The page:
Of interest to practitioners, when considering the guidance of the Supreme Court and the case of G and E is that the witness X did not want to give evidence and was resistant.  Just before this hearing X had written that she "cannot do this anymore." She "cannot cope with the impact upon her studies" and she is "no longer able to go on." Further, the medical evidence before the court was that  "[t]he potential for harm to X arising out of any evidence giving exercise is, the most severe end of the spectrum".

Expert evidence
In Re H-L (A Child) [2013] EWCA Civ 655 guidance was given by the President as to the test for permitting expert evidence pursuant to r25.1 FPR 2010.   The President recognised that the point left open in Re TG (Care Proceedings. Case Management. Expert Evidence) [2013] EWCA Civ 5, now had to be determined.  The issue was the change in test for the instruction of expert evidence from "reasonably required to resolve the proceedings" to whether it is "necessary to assist the court to resolve the proceedings." 

The President held that the short answer was that 'necessary' means necessary.  It means something between 'indispensable' on the one hand and 'useful', 'reasonable' or 'desirable' on the other hand", having "the connotation of the imperative, what is demanded rather than what is merely optional or reasonable or desirable."

The factual background to the case will be important to practitioners in order to bring the abstract discussion of the meaning of "necessary" into a real situation.  H-L was born with a rare genetic disorder, spondylocostal dysostosis, which is a condition affecting the development of the bones of the back and ribs, resulting in the vertebrae being misshapen and fused.  H-L was noted to have bruising.  The working diagnosis was non-accidental injury.  H-L was placed in foster care.  The mother applied for the instruction of a) a geneticist, b) a haematologist, and c) a paediatrician to provide a general overview. 

Given that there was an issue as to whether H-L did, in fact, have spondylocostal dysostosis and  that the further issue of whether a child with such a condition could be more susceptible to bruising had only been superficially covered, the appeal was allowed.  The expert answering that question [Dr Wright] expressly stated his limited experience of such a condition.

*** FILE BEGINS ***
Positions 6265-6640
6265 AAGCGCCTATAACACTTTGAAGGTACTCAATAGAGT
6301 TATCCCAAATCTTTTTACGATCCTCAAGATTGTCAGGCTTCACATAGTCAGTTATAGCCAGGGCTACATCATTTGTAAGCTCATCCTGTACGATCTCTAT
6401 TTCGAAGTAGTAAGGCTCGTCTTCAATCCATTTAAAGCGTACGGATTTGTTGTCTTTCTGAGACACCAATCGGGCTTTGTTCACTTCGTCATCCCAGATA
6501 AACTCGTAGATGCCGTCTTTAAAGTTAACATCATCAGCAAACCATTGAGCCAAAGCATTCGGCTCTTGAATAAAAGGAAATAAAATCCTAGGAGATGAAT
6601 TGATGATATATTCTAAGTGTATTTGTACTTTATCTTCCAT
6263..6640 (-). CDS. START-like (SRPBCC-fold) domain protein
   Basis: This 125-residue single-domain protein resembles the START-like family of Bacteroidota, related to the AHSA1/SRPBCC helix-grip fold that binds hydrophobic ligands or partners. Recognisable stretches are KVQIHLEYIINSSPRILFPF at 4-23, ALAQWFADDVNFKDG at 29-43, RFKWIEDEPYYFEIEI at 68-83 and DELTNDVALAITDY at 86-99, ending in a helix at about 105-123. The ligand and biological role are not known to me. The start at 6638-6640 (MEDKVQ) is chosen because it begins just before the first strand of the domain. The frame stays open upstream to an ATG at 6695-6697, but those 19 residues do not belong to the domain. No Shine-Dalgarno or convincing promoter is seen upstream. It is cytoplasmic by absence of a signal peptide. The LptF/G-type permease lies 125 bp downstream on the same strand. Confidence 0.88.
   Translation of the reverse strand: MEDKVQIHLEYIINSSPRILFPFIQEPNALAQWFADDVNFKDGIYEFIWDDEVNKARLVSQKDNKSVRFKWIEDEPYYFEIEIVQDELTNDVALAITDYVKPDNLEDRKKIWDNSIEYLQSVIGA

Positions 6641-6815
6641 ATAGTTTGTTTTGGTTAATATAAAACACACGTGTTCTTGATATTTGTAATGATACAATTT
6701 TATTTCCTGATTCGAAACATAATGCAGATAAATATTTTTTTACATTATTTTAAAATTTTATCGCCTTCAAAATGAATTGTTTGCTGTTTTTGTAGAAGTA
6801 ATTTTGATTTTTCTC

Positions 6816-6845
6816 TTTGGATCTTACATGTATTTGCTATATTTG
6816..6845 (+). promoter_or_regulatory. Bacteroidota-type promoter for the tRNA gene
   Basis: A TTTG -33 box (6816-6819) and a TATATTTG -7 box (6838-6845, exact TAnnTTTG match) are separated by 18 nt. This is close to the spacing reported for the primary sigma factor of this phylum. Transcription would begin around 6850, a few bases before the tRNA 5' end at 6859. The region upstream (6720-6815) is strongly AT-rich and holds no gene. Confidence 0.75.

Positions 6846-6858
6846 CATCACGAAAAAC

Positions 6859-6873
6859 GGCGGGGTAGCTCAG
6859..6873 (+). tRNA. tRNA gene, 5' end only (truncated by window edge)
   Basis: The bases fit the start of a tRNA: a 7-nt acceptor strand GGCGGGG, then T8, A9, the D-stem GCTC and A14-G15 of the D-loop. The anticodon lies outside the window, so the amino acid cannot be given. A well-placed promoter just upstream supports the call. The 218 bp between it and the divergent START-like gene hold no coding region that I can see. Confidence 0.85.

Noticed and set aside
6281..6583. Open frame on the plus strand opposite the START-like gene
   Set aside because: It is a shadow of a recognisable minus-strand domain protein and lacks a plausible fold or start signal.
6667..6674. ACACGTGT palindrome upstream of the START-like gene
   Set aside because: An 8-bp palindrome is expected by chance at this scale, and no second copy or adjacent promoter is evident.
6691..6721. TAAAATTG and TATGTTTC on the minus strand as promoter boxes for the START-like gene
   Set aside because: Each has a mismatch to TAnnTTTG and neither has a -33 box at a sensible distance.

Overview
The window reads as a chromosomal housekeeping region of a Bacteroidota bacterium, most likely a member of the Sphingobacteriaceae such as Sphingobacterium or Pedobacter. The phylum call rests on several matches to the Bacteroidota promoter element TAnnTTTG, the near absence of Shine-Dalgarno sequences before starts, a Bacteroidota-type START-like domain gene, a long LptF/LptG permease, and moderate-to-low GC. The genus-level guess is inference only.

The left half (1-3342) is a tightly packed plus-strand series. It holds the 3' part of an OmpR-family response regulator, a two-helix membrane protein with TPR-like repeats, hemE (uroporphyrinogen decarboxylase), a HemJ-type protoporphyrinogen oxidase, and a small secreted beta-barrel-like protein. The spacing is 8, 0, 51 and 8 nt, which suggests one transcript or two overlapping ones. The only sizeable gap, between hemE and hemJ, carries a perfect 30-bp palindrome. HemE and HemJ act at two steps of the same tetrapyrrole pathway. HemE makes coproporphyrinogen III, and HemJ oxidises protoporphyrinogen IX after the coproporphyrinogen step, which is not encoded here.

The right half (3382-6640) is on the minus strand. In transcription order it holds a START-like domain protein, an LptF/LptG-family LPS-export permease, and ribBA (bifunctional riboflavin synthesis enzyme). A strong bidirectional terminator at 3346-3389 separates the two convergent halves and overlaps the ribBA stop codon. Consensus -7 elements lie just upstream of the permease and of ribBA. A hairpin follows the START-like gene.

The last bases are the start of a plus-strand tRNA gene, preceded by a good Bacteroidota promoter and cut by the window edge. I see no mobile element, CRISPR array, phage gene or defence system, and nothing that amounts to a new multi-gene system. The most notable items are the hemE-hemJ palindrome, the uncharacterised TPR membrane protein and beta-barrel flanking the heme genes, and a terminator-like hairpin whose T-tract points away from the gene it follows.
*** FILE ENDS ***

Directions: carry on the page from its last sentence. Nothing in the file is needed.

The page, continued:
McFarlane LJ described the issue in this way:

"Whether or not H-L is more prone to manifest bruising than a child whose system is uncomplicated by this genetic disorder would seem to be the central, if not the only, significant medical issue in the case. In the circumstances, it is unsatisfactory that the answer to that question is provided through the channel of Dr Wright, who quite properly and candidly, explains that it is a topic which is outside his own knowledge and experience.  If the mother and those acting for her wish to challenge or seek elaboration upon that opinion during the course of the trial Dr Wright is in no position to take the matter any further. That is, in my view, a situation which potentially falls short of the requirements of ECHR, Art. 6 and the overriding objective in Rule 1.1 of FPR 2010."

The appeal in relation to the haematologist and paediatrician was dismissed.

Costs order against a local authority
In HB v PB, OB and the London Borough of Croydon [2013] EWHC 1956 (Fam) Mr Justice Cobb was dealing with private proceedings in which a local authority had been ordered to file a s37 report.  The father had made allegations of the mother's behaviour which could be described as falling into the category of "fabricated illness".  During the final hearing it became clear that the social worker had not considered the Supplementary Guidance to Working Together to Safeguard Children: Safeguarding Children in whom illness is fabricated or induced (supplementary to Working Together to Safeguard Children (2006)). That guidance was issued by the Department for Children Schools and Families in 2008 under Section 7 of the Local Authority Social Services Act 1970.  Accordingly, local authorities are expected to comply with that guidance in carrying out their social services functions, unless local circumstances indicate exceptional reasons that justify a variation.  The guidance was also issued under Section 16 of the Children Act 2004 which requires Children's Services Authorities and each of their Board partners, in exercising their functions in relation to LSCBs, to have regard to it.

Mr Justice Cobb reviewed the (limited) authorities in relation to costs orders against non-parties and concluded that the "clear single proposition which emerges from the civil authorities is that such an order is an 'exceptional' one".

The court found:

"[T]he failures in this case are not 'minor'; they are extensive, and have had a profound effect on the conduct of the proceedings. The Local Authority has...failed fundamentally to investigate, address, or analyse the serious issues in the case raised by the father's allegations when it prepared its section 37 report .... or at any time in the period which followed prior to the [final] hearing." 

A costs order was made against the local authority.

In a separate judgment the court found the majority of the father's allegations to be proved.

If an inadequate s37 report is now grounds for a costs order, then both local authorities and practitioners in the field need to be aware of that as a possible remedy.

The importance of the Supreme Court's judgment in B (A Child)
Finally, the attention of practitioners is drawn to the recent decision of the Supreme Court In the matter of B (A Child) [2013] UKSC 33, which is a must-read decision covered specifically by Janet Bazley QC and Eleri Jones in Re B (A Child) – Social Engineering or Proportionate Response to Risk of Future Harm?.  The decision ranges across important areas including the likelihood of future harm, the proportionality of an approved plan for adoption in the circumstances of "likely" harm and the appropriate test for an appeal.  It is a decision rendered even more interesting because Lady Hale dissents from the main judgment of the Court and Lord Wilson is in the majority.